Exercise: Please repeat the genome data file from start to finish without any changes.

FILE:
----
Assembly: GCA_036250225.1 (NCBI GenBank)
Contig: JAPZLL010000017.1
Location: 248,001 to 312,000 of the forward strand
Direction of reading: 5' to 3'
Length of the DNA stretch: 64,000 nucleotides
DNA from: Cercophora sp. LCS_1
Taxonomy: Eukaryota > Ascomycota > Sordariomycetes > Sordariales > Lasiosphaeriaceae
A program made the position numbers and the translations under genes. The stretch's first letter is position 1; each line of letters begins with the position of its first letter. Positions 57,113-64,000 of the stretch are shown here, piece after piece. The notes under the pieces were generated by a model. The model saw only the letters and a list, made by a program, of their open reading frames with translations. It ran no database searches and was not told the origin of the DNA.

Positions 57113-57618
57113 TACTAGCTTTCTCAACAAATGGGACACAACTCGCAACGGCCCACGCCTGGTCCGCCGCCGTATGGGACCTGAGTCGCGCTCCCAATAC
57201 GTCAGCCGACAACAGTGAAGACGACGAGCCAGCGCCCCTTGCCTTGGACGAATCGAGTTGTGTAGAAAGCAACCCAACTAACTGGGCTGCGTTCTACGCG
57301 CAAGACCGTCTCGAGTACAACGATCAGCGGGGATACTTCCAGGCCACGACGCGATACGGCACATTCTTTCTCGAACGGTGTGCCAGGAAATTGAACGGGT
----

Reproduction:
Assembly: GCA_036250225.1 (NCBI GenBank)
Contig: JAPZLL010000017.1
Location: 248,001 to 312,000 of the forward strand
Direction of reading: 5' to 3'
Length of the DNA stretch: 64,000 nucleotides
DNA from: Cercophora sp. LCS_1
Taxonomy: Eukaryota > Ascomycota > Sordariomycetes > Sordariales > Lasiosphaeriaceae
A program made the position numbers and the translations under genes. The stretch's first letter is position 1; each line of letters begins with the position of its first letter. Positions 57,113-64,000 of the stretch are shown here, piece after piece. The notes under the pieces were generated by a model. The model saw only the letters and a list, made by a program, of their open reading frames with translations. It ran no database searches and was not told the origin of the DNA.

Positions 57113-57618
57113 TACTAGCTTTCTCAACAAATGGGACACAACTCGCAACGGCCCACGCCTGGTCCGCCGCCGTATGGGACCTGAGTCGCGCTCCCAATAC
57201 GTCAGCCGACAACAGTGAAGACGACGAGCCAGCGCCCCTTGCCTTGGACGAATCGAGTTGTGTAGAAAGCAACCCAACTAACTGGGCTGCGTTCTACGCG
57301 CAAGACCGTCTCGAGTACAACGATCAGCGGGGATACTTCCAGGCCACGACGCGATACGGCACATTCTTTCTCGAACGGTGTGCCAGGAAATTGAACGGGT